32 European Journal of Economics, Finance And Administrative Sciences - Issue 21(2010)
It may be mentioned here that cost-to-income ratio (which is the inverse of ‘operational
efficiency’ parameter under typical ROE decomposition analysis) is a better measure for profitability
analysis of banks, HFCs and other financial services. (See End Note 4). Being a vital determinant of
ROE of HFCs, it needs constant control in to enhance operational efficiency of HFCs.
10. Strategies for Enhanced Operational Efficiency of HFCs in India: an Analysis
In this section, an attempt is made to chalk out the major strategies that could be adopted by the HFCs
for enhanced operational efficiency. These are given below in Table XI
Table XI: Strategies for HFCs for Enhanced Operational Efficiency and Competitiveness.
Strategy Variable Strategy Suggested Remarks
Interest costs need to be closely monitored and brought under control. In
the current scenario, the following strategies are good:
(i) Use of external sources of funds (like, Foreign Currency
Operating Cost –
(ii) Cheap public deposits (core deposits)
Cheap external sources are, however,
accessible only to the large HFCs like HDFC
because of stringent norms (minimum capital
of the HFC, minimum loan amount etc.)
Adoption of modern ICT tools to cut down the cost and enhance the
service quality, like,
(i) “Single Window” service delivery by integrating the operating
subsystems like advances (credit), deposits etc.
(ii) Interconnecting branches for better service delivery, minimum
Operating Costs – Staff
(iii) Skilled and techno-savvy labour force for enhanced productivity
and cost savings.
ICT adoption has become an imperative rather
than an option for the HFCs. Apart from the
tremendous cost savings this would ensure high
quality service delivery, fast responses. Of late,
ICT has been proving to be a vital tool for high
Close control of establishment costs through:
Reducing paper work, say by ICT adoption
Establishment Expenses Reducing legal / processing charges by going for common legal scrutiny
(eg. in financing of Projects)
While interest costs of HFCs are by and large
market determined and beyond their control
establishment costs can be controlled to a large
Management For cleaning the balance sheet, by reducing the relatively illiquid assets
RMBS (Residential Mortgage Backed Securitization) is quite desirable
as a means of financing for HFCs.
RMBS is only slowly picking up in India
because of a few persisting problems in the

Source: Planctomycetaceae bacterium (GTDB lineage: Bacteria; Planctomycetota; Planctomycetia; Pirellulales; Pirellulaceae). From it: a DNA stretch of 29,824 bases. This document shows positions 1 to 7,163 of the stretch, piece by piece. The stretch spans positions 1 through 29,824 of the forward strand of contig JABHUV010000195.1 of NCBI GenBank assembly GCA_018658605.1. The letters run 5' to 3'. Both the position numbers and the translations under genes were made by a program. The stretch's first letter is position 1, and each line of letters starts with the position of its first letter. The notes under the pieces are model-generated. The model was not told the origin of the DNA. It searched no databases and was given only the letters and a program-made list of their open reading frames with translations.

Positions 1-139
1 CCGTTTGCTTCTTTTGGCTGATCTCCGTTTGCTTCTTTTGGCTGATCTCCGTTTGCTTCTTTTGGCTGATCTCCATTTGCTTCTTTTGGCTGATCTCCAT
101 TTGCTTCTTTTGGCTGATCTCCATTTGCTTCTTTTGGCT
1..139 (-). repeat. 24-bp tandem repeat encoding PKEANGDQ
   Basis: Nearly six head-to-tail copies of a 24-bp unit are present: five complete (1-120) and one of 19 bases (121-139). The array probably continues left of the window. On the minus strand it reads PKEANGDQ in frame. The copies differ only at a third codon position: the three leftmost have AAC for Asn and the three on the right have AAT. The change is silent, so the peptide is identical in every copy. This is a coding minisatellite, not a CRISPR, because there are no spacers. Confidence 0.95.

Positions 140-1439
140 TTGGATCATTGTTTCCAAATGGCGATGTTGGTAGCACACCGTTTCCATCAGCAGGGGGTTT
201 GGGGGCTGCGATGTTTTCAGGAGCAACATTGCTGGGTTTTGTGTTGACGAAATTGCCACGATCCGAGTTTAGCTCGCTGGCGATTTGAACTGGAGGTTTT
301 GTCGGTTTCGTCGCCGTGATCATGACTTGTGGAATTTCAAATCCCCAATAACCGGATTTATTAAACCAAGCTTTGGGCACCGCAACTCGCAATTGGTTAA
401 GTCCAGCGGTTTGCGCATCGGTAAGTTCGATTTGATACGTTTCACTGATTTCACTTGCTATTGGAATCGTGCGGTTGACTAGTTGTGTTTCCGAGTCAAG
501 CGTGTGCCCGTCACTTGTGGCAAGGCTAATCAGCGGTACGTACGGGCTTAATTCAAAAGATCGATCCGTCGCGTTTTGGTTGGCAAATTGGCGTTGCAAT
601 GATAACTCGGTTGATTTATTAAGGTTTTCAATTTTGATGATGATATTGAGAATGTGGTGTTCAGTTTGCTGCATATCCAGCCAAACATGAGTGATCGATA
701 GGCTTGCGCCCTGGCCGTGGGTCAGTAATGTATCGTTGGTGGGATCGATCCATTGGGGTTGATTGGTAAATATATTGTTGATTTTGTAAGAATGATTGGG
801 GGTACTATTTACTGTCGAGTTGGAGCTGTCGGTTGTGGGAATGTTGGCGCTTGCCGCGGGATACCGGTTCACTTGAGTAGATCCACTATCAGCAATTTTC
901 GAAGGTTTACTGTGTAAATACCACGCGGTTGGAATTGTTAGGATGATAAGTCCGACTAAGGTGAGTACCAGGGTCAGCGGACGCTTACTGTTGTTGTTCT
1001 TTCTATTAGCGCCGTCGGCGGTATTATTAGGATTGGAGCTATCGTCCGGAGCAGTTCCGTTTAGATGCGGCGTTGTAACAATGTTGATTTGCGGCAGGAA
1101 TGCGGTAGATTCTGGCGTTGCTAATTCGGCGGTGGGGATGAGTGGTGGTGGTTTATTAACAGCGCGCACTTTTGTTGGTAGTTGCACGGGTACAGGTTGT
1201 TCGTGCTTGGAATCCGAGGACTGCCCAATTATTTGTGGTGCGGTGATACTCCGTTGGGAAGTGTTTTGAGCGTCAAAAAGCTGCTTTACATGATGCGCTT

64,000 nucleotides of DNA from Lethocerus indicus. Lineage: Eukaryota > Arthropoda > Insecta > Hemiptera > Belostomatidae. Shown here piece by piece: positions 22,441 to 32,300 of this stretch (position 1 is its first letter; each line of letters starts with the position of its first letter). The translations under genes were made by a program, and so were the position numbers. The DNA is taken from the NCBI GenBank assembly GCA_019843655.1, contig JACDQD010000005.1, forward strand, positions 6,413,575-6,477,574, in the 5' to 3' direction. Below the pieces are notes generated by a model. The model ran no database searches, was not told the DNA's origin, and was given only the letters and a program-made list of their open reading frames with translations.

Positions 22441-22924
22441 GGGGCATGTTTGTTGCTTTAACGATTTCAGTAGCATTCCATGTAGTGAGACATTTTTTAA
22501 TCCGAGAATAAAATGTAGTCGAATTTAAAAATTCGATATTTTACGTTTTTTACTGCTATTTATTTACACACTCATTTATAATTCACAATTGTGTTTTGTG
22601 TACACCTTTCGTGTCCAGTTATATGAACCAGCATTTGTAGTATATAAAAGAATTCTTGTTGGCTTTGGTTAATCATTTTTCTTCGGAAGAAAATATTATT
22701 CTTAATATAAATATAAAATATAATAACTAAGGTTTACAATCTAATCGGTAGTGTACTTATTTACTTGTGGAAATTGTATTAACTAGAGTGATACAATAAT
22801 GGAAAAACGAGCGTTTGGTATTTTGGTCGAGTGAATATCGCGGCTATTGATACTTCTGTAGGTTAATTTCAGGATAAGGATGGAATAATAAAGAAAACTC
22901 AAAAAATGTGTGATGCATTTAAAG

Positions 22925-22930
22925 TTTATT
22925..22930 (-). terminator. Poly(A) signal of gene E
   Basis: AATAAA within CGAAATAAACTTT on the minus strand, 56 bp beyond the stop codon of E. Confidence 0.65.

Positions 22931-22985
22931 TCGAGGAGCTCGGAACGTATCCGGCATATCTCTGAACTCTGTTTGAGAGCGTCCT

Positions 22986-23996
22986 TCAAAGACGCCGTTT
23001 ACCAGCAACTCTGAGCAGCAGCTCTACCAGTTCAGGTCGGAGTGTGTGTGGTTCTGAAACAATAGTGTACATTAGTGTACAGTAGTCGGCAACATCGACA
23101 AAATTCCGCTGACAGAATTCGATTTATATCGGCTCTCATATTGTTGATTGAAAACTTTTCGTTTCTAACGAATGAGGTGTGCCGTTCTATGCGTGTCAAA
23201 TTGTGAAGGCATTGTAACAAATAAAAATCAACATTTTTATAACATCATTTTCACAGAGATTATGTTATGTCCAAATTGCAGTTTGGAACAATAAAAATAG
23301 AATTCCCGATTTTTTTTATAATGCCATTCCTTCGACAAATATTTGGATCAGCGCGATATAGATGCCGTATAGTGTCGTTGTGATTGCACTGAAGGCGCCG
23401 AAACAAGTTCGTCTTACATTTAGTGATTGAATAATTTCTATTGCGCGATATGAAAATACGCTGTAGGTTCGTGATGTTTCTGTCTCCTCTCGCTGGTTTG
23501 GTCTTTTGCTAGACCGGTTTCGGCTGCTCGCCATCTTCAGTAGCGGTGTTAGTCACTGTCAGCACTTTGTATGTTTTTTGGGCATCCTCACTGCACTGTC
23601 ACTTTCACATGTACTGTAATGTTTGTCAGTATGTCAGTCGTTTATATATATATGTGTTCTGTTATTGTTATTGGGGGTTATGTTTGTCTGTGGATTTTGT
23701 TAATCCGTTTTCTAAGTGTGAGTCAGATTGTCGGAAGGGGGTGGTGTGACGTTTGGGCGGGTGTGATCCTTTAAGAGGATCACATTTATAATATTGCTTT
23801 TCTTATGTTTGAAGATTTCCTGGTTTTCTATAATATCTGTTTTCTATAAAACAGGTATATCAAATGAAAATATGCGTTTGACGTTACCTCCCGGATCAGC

legal and regulatory systems.
Management (ALM) Proper ALM is one of the crucial pre-requisites for the long-term
survival and growth of HFCs because of the long-term nature of home
loans and relatively short-term deposits (sources)
Close monitoring of various sources and uses
of funds is essential for avoiding asset-liability
Timely repayment of advances is to be ensured for minimizing the
problem of NPAs (non performing assets). High level of NPAs has got a
direct adverse impact on profitability.
NPA management starts right from the stage of
processing of credit proposals. Due emphasis
on credit quality is essential.
Credit Quality / Due
Diligence Business is important. Equally important is the need for ensuring quality
of advances. Dilution of due diligence for increasing business may
ultimately lead to high NPA provisions and hence low profitability and
Ensuring high quality of credit is gaining
importance day by day. Because of the fierce
competition in the market, this is quite
challenging as well.
Source: Suggestions of the Author, based on analysis of the emerging market scenario in India
11. Concluding Remarks
In view of the foregoing, it may be observed that there exists quite significant difference in the
operational efficiency of major HFCs in India, primarily because of the difference in the cost structure
of the respective HFCs. While large HFCs (like, HDFC) have an advantage over smaller ones in
sourcing cheap funds, size alone is not the sole criterion for better efficiency. Equally important is the
need for ensuring credit quality. Large HFC like ICICIHFL is lagging behind in operational efficiency
because of its high cost-to-income ratio, primarily because of high level of NPA provisioning, poor
credit portfolio and poor recovery management systems. Asset Liability Management (ALM) is
growingly becoming significant for HFCs these days. So also, is the case of RMBS (Residential
Mortgage Backed Securitisation) and such other strategies for balance sheet management. By adopting
the strategies as suggested, HFCs in India irrespective for sizes and track record, can perform far better.